Today we’ll have a look at the Campbell real estate market. Sitting on the western side of Silicon Valley between downtown San Jose and Los Gatos, Campbell has small town charm with big city ammenities. The schools are good, the crime is fairly low, and there’s a nice sense of community identity & participation. The downtown area is vital, but so are the shopping hubs outside of the historic zone. The local parks are a big draw too.
Homes range from modest condos to historic properties and large, estate-like homes on big lots. Just about every type of residential architecture can be found here, with of course a preponderance of ranch style homes but also Eichler homes, Victorian houses, Craftsman style homes, Spanish or Mediterranean design, and Contemporary homes.
“How’s the market?” will elicit different answers by neighborhood, home type, school district, and price point. We’ll separate out the “markets” by pricing quartile in this post.
First, an overview of listing activity among single family homes in Campbell (data from Altos Research, used by permission/subscription):
And now the same but for condominiums and townhomes:
Generally speaking, inventory is somewhere between flat and barely declining. List prices appear to be falling slightly among single family homes and rising slightly among condos (which are more likely to qualify for FHA loans and benefit from some of the first time homebuyer credits). Nothing dramatic here, but the condo market may have already hit bottom while the market among single family homes is coasting there … almost there….
Visually, the median list price “looks” like this when viewed over the course of the last year and both the conglomerates of single family homes and condos are shown (rather than broken down by price quartile):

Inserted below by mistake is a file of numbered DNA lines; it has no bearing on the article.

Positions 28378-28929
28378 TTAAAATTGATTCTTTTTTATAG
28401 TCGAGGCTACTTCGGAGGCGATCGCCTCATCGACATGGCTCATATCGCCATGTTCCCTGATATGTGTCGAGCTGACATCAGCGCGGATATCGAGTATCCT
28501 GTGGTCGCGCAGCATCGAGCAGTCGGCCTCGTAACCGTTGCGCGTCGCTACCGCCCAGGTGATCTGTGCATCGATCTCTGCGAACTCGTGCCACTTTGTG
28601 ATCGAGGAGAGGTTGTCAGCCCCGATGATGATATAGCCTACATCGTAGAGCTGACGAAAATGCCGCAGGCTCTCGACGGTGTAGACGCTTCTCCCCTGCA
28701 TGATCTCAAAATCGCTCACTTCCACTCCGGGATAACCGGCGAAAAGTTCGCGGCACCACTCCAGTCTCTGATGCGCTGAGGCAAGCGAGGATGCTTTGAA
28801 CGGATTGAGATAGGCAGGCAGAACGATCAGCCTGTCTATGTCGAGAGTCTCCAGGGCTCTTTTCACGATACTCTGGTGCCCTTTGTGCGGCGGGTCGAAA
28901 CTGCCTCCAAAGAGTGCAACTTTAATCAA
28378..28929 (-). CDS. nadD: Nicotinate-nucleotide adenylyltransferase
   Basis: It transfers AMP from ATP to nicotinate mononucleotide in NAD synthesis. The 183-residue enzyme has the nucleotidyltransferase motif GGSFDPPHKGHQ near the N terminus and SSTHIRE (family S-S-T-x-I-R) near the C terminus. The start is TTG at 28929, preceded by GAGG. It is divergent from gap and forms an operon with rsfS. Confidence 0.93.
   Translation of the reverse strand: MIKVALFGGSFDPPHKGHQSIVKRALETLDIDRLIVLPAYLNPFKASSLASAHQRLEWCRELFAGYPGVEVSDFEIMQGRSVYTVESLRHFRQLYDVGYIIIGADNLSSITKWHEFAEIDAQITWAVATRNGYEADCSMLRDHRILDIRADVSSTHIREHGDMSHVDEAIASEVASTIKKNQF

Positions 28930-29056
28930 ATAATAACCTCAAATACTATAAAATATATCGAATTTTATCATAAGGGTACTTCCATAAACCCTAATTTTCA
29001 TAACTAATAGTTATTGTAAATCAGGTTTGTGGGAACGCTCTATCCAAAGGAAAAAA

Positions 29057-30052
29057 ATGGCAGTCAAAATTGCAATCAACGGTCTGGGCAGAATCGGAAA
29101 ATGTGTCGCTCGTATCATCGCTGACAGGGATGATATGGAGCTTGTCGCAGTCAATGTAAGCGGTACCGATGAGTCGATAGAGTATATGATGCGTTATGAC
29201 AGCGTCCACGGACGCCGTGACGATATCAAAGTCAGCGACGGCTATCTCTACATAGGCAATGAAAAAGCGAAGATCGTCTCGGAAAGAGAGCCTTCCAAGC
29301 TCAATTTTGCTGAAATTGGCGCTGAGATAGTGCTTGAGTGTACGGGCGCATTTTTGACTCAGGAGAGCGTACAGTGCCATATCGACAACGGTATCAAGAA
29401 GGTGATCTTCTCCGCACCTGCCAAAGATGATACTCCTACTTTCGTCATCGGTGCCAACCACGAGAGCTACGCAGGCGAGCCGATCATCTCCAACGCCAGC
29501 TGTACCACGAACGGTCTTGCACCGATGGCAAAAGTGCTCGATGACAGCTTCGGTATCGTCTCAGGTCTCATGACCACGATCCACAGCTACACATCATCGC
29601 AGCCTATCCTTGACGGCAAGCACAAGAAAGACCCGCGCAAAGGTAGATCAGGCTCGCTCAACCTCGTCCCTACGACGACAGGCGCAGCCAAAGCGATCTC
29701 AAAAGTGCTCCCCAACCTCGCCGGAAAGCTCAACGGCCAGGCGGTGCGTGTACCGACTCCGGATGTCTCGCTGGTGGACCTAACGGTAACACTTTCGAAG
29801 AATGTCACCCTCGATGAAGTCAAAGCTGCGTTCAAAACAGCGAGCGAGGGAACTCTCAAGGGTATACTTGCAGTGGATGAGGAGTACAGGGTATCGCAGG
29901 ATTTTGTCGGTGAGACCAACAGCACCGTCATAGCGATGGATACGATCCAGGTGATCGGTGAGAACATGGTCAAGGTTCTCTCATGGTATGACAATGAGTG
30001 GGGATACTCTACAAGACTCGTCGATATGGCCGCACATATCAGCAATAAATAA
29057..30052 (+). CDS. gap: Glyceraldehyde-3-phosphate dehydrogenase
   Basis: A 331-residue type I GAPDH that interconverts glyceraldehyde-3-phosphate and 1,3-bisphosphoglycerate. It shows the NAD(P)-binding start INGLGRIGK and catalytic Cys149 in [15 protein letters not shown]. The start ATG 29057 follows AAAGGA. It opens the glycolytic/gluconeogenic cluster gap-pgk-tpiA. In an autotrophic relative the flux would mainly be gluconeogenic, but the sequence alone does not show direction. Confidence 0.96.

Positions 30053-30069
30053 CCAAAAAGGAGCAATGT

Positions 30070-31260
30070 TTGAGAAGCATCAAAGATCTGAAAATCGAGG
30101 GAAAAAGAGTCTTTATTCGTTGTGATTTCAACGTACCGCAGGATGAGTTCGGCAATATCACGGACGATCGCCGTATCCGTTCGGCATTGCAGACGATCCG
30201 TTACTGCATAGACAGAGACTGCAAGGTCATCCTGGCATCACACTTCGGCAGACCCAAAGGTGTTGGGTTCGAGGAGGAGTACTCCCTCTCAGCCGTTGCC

These kinds of graphs and charts can be a little deceiving, though. The perception has a lot to do with which data you’re looking at. Below is JUST the combined “curve” for the median price of single family homes over the last 1 year.
Overall, pricing looks grim because of the rapid looking falloff on the chart. Take a look at the numbers, though. The median list price slipped from about $796,000 to $766,000, which is actually not a huge price change over he course of a year. (But please note that these are list prices, not sales prices.)
View of Campbell Houses Median List Prices By Quartile
Now let’s see the single family homes broken down by quartile for the year. Below, the chart displays all four quartiles, each one representing 25% of the market. Interestingly, the top two quartiles look as though they haven’t lost much ground from one year ago, while the lower price points have slipped consistently.
All four quartiles shown together:
Somehow, taken together, the above chart does not seem so bad. But is that correct?
Next let’s pull out the market data on list prices one quartile at a time – one of the segments representing 25% of the market – to see how it looks.
(1) List prices of upper quartile (1st) of houses in Campbell:
On the whole, these top tier homes are not asking less than they were a year ago, but they are far less than at the beginning of 2009. (The question, of course, is whether these prices are causing sales to happen or not. In many areas, while prices among the most expensive haven’t slipped so much compared to entry level housing, the highest priced homes are not selling nearly as well either. A look at the very first image on this post will show that few of these homes are selling, with 22 homes available and only 1 pending sale.)
(2) Upper middle (2nd) quartile for the median list price of single family homes in Campbell, CA: